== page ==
Newark hip-hop noiseniks stretch their pioneering sound to the limits.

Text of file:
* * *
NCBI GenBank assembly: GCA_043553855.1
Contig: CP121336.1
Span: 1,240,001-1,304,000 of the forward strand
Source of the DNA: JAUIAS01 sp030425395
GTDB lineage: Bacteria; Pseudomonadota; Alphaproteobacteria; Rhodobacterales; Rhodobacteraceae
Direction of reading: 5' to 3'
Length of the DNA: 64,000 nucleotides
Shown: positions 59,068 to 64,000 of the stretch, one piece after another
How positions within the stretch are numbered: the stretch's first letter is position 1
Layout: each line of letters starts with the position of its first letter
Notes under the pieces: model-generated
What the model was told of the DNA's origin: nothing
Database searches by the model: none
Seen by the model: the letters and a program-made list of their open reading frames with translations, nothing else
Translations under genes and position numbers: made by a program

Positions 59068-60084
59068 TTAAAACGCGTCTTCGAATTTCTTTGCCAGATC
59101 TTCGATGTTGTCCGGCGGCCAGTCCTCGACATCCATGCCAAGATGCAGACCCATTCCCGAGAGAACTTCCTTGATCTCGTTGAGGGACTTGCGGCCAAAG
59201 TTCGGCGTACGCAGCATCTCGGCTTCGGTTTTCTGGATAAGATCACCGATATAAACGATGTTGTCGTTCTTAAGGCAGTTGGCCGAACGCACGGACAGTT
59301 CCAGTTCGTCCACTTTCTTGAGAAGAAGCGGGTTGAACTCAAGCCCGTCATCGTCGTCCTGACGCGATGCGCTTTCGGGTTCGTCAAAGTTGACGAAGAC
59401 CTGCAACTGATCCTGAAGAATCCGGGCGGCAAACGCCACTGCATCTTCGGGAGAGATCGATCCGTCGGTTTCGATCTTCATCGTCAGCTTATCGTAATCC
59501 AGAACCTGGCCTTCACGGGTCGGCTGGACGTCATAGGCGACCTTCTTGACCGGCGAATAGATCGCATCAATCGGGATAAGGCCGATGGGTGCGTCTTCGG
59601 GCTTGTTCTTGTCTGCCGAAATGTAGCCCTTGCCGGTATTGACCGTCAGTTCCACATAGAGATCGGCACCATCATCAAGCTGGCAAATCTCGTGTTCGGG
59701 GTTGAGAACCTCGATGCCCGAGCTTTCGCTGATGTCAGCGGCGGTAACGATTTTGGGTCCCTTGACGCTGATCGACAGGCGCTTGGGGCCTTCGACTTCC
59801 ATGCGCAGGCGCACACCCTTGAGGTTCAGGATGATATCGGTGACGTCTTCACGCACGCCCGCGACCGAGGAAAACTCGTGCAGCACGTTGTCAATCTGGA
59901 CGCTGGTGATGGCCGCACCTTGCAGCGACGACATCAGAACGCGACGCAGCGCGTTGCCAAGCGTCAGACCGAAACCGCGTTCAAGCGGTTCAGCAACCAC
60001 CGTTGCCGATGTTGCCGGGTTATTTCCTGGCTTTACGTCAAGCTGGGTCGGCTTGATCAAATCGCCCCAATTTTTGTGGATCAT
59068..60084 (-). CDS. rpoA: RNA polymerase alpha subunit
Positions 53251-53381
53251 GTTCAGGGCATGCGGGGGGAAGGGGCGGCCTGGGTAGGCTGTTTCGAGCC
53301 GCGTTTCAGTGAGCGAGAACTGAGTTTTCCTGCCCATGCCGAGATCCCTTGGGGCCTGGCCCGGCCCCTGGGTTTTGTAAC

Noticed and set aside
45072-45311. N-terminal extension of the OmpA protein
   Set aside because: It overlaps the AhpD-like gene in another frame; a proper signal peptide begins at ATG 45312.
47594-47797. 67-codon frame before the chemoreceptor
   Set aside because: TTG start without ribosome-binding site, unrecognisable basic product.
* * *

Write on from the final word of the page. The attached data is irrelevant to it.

Twenty years since their debut EP Negro Necro Nekros successfully married industrial, metal, shoegaze and ambient with clattering breakbeats, Dälek’s dense soundscapes sound more vital than ever. On their seventh studio outing the toxic subject matter rarely strays from the modern horrors outlined on last year’s strident comeback Asphalt For Eden (war, big business, decaying social fabric), amid fresh instrumental epiphanies in the dark walls of squalling noise conjured from Mike Manteca’s feed-backing guitars and producer rEK’s sludgy, headnodic beats. MC Dälek’s indignant imagery can be tricky to unpick, yet his barbed lines are hard to dislodge on Weapons and Battlecries. If we take as read David Hepworth’s assertion that we live in a hip-hop world, Dälek remain its perpetual outsiders; batting back reactionary forces while finding rare transcendence through static and noise.